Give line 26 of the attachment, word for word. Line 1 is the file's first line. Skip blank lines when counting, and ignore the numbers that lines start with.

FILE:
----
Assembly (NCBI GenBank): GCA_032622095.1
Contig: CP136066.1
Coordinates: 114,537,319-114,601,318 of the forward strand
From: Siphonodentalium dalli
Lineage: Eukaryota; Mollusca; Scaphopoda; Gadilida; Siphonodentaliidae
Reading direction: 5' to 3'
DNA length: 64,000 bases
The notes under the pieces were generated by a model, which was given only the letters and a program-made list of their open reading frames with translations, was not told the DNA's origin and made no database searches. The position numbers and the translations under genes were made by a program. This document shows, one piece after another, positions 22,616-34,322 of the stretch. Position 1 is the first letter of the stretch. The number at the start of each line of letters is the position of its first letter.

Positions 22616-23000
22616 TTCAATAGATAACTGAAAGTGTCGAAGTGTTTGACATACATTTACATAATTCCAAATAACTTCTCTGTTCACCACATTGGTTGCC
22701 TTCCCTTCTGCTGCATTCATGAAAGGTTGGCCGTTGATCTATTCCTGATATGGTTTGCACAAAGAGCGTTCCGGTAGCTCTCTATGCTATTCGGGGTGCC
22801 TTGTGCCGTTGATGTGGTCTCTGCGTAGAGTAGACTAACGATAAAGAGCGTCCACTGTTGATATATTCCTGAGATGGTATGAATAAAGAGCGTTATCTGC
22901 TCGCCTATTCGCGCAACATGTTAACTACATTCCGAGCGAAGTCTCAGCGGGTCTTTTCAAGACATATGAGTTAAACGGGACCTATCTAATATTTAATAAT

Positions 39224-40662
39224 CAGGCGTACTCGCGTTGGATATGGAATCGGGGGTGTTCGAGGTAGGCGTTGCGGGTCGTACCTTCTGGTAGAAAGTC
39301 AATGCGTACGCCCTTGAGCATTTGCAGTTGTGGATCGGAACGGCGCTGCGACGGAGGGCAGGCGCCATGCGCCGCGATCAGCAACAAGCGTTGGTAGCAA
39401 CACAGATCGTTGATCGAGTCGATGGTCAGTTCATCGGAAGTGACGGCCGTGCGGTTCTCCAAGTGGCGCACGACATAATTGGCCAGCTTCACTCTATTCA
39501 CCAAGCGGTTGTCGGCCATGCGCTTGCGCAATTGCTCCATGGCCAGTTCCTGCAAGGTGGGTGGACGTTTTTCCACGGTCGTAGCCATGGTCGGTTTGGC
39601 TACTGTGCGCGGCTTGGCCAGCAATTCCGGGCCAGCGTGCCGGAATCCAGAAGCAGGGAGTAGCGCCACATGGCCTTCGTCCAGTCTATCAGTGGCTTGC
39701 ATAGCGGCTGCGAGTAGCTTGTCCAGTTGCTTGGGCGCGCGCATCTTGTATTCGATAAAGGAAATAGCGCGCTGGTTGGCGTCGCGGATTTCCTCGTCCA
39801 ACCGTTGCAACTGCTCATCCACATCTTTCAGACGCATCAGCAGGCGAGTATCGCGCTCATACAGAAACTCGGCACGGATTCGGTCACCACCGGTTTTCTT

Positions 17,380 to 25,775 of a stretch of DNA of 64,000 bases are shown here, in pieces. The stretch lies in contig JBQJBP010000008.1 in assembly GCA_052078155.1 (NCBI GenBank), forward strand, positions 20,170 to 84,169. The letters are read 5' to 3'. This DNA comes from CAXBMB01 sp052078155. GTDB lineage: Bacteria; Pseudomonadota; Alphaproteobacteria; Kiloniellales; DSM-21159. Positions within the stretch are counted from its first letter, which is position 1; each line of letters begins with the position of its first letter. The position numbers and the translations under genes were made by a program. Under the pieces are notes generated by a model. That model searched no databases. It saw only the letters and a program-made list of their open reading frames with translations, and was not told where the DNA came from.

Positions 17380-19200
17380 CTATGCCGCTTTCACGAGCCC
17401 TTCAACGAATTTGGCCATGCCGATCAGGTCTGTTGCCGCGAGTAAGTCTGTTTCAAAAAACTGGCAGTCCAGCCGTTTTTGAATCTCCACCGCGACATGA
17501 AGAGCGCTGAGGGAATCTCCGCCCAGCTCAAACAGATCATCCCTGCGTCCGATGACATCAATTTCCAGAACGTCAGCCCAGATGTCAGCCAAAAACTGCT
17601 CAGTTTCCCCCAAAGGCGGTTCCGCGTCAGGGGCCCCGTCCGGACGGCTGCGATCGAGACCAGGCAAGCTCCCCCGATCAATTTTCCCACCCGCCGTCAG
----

17501 AGAGCGCTGAGGGAATCTCCGCCCAGCTCAAACAGATCATCCCTGCGTCCGATGACATCAATTTCCAGAACGTCAGCCCAGATGTCAGCCAAAAACTGCT